A very sleek body was designed for the car, and with its low profile and smooth flanks (there were no bumpers, door handles, trim, or anything else to cause drag), it achieved a coefficient of drag of just 0.25 a remarkable number even today.
The resulting car was dubbed the 300SL. It created a sensation when it was first seen, and an enviable track record beginning with its very first race the 1952 Mille Miglia, where the brand new SL, driven by Karl Kling, finished second after a wheel-to-wheel battle with the race-leading Ferrari. Many victories would follow, beginning with the very next race, the Bern Grand Prix. The most notable win, however, came at Le Mans, with a one-two finish that proved, once and for all, that the 300SL was a worthy successor to the legendary prewar Mercedes-Benz sports cars.
In the case of the 300SL, the road car was a clear and direct descendent of the racing car. So good was the racing car that the street car was virtually the same. Of course, some concessions were made for comfort and convenience, but the basics tube frame chassis, gullwing doors, three liter overhead cam six-cylinder engine all remained in place.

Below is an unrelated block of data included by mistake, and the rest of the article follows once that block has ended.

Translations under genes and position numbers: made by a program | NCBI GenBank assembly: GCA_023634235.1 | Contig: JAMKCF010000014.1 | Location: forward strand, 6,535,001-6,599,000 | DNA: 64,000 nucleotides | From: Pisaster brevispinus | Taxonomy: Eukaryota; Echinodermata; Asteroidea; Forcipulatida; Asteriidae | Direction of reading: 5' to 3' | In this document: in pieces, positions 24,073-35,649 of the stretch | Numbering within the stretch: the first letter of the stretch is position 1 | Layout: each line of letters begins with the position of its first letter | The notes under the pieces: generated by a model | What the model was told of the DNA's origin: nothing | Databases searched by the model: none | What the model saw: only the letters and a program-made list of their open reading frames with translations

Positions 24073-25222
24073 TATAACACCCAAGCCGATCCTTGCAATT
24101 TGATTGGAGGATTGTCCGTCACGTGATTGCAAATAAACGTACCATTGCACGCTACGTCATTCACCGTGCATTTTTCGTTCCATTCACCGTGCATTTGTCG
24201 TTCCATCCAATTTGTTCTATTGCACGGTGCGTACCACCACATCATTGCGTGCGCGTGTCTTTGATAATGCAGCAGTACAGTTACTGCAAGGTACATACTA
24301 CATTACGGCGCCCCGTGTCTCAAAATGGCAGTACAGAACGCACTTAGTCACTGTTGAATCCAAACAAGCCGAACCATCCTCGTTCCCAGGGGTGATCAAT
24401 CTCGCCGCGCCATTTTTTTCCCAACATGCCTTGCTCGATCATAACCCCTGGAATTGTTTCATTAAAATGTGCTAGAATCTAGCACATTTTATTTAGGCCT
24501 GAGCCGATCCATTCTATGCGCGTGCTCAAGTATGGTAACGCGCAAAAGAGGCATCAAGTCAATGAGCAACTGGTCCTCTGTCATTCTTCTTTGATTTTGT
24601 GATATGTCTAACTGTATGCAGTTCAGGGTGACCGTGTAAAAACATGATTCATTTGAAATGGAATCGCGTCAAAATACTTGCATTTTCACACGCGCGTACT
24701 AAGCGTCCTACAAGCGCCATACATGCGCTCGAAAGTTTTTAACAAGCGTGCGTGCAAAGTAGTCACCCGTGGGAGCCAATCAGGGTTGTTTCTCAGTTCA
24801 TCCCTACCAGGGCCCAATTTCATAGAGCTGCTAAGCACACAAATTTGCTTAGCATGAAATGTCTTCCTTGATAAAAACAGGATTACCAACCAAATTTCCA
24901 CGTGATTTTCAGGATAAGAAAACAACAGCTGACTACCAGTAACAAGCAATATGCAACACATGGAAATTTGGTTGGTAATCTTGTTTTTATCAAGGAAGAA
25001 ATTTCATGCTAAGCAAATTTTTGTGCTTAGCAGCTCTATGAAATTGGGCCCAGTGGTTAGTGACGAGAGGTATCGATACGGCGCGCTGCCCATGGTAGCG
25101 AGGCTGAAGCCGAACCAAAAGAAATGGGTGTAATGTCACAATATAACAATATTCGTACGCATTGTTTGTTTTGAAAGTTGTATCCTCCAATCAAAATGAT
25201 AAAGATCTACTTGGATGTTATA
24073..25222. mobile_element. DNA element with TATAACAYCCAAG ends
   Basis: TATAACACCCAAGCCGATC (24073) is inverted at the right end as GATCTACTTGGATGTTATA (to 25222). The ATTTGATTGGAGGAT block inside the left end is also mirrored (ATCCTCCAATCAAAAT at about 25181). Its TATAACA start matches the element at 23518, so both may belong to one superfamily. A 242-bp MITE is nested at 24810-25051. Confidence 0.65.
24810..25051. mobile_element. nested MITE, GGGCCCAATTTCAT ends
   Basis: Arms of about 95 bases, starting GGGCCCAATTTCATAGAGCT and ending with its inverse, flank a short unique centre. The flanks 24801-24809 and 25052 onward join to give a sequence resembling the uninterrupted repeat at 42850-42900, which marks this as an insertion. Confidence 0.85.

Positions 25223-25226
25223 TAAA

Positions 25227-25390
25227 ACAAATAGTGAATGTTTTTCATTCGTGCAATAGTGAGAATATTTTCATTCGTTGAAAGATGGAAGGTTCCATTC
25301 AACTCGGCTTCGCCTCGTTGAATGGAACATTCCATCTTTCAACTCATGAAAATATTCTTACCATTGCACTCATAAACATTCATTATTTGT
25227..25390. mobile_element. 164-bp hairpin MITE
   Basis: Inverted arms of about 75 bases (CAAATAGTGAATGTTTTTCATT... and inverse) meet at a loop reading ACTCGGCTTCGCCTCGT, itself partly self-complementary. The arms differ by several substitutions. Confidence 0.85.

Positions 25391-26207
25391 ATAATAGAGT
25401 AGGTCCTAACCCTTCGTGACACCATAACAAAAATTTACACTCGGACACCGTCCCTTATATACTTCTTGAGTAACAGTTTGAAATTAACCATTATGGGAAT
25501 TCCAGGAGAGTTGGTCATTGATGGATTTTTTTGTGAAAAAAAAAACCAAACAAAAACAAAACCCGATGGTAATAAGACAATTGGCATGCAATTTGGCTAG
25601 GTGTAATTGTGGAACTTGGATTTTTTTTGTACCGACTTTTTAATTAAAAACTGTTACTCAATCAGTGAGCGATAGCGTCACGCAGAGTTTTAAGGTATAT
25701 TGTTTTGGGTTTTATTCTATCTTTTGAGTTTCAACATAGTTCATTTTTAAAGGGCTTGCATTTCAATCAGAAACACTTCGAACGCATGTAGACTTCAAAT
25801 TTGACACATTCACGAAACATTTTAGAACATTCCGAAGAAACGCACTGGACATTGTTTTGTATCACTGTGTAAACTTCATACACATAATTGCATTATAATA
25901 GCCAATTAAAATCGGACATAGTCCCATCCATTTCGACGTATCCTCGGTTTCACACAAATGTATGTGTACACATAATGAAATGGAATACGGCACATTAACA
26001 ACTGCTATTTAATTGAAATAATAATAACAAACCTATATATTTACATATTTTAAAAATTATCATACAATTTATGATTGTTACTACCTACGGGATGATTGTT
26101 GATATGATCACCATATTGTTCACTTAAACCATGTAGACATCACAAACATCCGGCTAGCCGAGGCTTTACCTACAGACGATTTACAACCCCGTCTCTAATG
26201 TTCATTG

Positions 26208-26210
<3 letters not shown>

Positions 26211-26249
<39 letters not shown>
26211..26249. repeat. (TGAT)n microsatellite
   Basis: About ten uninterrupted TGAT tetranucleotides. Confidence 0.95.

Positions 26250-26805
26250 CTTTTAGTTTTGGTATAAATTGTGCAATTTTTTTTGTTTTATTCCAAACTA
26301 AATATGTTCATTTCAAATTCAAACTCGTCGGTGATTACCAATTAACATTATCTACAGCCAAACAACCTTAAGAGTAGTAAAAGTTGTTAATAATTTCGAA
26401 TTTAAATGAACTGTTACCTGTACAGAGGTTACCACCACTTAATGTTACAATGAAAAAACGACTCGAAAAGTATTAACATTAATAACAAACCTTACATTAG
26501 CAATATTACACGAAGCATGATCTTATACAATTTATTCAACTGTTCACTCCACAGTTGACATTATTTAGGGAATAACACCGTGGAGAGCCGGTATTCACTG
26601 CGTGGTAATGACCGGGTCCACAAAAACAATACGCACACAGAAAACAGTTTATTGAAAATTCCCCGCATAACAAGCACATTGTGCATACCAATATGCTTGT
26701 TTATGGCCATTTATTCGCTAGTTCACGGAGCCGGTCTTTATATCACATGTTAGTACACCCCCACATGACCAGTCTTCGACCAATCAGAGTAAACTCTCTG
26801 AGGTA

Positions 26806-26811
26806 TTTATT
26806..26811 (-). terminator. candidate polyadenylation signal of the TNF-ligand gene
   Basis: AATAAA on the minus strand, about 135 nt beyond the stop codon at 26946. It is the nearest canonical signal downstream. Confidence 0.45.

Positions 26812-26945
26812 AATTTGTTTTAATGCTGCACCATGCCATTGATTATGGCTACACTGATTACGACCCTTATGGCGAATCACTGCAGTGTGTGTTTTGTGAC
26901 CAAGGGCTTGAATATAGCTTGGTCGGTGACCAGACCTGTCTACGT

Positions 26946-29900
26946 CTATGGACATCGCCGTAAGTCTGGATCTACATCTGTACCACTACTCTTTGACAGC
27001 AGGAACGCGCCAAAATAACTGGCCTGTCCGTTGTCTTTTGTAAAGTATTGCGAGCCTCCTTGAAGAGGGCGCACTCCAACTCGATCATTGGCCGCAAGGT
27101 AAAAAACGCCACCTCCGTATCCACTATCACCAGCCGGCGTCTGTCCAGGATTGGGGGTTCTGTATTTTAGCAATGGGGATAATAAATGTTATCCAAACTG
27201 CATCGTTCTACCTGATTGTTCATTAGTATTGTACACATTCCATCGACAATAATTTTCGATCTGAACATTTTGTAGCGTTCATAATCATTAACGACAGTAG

Some structural changes were needed to improve access through the doors, but other than the addition of fuel injection and improved creature comforts, the basic specifications of the new 300SL coupe were unchanged. It was fast, solid, and handled well, and it quickly developed an enviable reputation both on the track and in the streets.
Some cars are fortunate enough to become icons, and in the collector car world, there is no more immediately recognizable sight than a 300SL with its doors raised. Born as a solution to a constraint imposed by the car's light tubular frame, the gullwing doors became the car's visual signature. It is this combination of an impeccable bloodline, outstanding engineering and striking design that has made the 300SL so highly prized by collectors today.
As supported by an extensive scrapbook of documentation and newspaper clippings accompanying the car, this particular 300SL Coup� was purchased new from dealer Heinz Zegke of Spokane, Washington by Ed Atchinson. Atchinson was an engineer for the State of Montana Highway Department at Helena, Montana. After retaining the car for a number of years he sold the car to a doctor in Great Falls, Montana. The doctor, however, only had it for a short time as he sold it to one Mr. Waldenberg of Great Falls, who likewise only kept the car for a short time before selling it with about 20,000 miles to Mr. Curt Hanson of Portland, Oregon in July 1966.